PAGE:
The dreaming came easily to both Magowan and Baer, as did their collaboration with Spear. They now faced the difficult parts: how to get public support for their planning, and then find a way to pay for it. The first step was to put a ballot measure before the San Francisco voters to gain approval for the construction of the ballpark. While it would be built with private funding, the Giants still needed public approval to remove certain restrictions that applied to the Port’s China Basin site and to change some of the infrastructure before they could begin construction. The Board of Supervisors authorized a special March 1996 election in which Proposition B would come before the voters of the City and County of San Francisco. Prop B, as it came to be known, involved land-use restrictions, the most important of which were to increase the limitations on building height from 40 to 150 feet and to waive parking requirements near the ballpark.
In the buildup to the vote, Magowan and Baer wasted no effort in cultivating strong citywide support for the measure. While the terms of Prop B differed from previous referenda in making no demands for public money to build the park, Magowan and Baer were wary about possible negative residue carrying over from the 1987 or 1989 ballpark ballot defeats. They hired a professional political consultant, Peter Hart, who recommended polling in those neighborhoods that voted “no” in the 1987 and 1989 ballpark referenda. As part of the campaign, they approached three important community leaders in the city to head a “San Franciscans For a Downtown Ballpark” committee, State Senator Quentin L. Kopp, Roberta Achtenberg, and Rev. Cecil Williams, each of whom represented a different constituency in the city’s social and political fabric.77 The campaign then began to solicit support from a number of individuals who could coalesce into strategic groups and be listed in the official San Francisco Voters Pamphlet. Leaving no stone unturned, Magowan and Baer managed to convince nine people who voted no on the two previous city ballpark measures to stand as another group in the Voters Pamphlet entitled “Old Foes, New Supporters of a Downtown Ballpark.”78 Weeks prior to the vote, Magowan and Baer made their way around town with a scale model of the new ballpark, displaying it at prominent venues for voters to see.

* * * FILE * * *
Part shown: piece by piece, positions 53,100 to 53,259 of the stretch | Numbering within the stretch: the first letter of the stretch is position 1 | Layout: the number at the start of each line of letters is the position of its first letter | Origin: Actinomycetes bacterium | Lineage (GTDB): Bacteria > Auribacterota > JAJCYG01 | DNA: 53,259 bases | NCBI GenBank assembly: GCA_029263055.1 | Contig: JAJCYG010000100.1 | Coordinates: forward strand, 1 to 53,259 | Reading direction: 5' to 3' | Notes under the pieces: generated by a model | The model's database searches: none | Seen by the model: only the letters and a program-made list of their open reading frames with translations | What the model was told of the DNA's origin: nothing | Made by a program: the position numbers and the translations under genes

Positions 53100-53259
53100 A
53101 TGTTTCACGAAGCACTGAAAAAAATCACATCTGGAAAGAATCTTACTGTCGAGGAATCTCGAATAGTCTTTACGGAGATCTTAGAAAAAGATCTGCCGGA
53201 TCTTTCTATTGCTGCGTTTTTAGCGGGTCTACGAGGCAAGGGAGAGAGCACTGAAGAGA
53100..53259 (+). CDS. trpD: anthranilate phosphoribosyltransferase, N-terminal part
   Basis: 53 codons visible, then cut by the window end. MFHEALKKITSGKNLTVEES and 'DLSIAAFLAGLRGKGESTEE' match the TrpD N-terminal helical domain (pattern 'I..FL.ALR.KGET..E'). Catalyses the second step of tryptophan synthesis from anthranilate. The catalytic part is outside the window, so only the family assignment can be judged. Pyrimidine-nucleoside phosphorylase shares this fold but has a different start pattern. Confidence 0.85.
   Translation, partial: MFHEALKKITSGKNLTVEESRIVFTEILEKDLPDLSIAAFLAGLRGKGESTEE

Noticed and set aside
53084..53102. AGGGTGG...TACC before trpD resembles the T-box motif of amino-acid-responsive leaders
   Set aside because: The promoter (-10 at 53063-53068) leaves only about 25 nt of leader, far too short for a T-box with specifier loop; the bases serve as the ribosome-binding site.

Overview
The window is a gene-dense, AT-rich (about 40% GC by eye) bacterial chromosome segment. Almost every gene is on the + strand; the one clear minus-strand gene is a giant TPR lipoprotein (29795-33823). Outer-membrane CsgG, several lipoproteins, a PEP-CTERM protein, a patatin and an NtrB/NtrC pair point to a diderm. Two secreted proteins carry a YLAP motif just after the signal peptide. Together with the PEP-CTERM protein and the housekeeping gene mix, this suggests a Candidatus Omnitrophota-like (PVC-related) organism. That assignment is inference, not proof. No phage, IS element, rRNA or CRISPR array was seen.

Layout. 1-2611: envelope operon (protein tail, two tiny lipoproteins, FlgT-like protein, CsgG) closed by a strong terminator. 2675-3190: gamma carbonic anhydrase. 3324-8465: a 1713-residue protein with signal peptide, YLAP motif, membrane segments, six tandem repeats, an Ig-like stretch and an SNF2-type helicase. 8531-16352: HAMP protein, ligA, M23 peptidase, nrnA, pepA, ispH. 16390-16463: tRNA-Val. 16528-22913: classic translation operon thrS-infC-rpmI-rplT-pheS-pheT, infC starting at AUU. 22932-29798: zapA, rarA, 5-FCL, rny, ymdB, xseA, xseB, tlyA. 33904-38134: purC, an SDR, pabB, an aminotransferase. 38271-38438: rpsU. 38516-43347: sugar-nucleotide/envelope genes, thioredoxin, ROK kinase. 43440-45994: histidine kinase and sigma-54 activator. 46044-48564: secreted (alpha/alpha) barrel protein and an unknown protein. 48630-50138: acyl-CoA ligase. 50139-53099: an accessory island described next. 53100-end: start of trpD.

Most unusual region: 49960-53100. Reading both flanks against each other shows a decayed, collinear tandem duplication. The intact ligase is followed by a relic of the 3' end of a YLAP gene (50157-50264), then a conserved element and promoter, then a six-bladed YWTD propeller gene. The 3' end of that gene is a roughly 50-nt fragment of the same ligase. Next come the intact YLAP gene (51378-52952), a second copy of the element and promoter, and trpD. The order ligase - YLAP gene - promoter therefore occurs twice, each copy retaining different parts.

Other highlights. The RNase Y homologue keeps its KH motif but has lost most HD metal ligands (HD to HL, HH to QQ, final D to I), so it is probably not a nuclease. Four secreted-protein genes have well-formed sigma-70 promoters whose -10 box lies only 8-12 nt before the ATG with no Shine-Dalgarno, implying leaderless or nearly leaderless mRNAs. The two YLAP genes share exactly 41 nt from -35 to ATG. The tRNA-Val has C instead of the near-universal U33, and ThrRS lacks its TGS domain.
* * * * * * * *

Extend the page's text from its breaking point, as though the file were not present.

All the planning, organizing, polling, and campaigning paid off for the Giants in a stunning victory at the polls. Proposition B was approved by San Francisco voters by a substantial majority of 66 percent. The local papers celebrated the news. “Giants Ballpark: Home Run” ran the headlines in the San Francisco Examiner; “S.F. Voters Say Play Ball” was the headline in the Chronicle.79 Politicians, campaign workers, Giants officials, and average baseball fans celebrated all over town, including at the Double Play, a bar where supporters of Proposition B toasted the home team.
Once the vote was approved, Magowan and Baer could get to work on the financing. The projected cost of building the ballpark was $357 million. Magowan explained that from the outset the plan to raise capital was multifaceted. The first stage was a brilliant marketing ploy aimed at 1996 season-ticket holders. Over the following winter they received a promotional package in a cardboard box shaped like home plate. Inside was a pop-up view of the new ballpark, a film showing an architect’s rendering, with information about the design and construction, and a brochure on the charter seat program. The mailing campaign proved quite successful. The sale of charter seats coupled with an advertising campaign provided much-needed capital. Magowan and Baer were pleased with the results: “We raised $75 million by selling licensing fees at $5,000 for the best seats.”80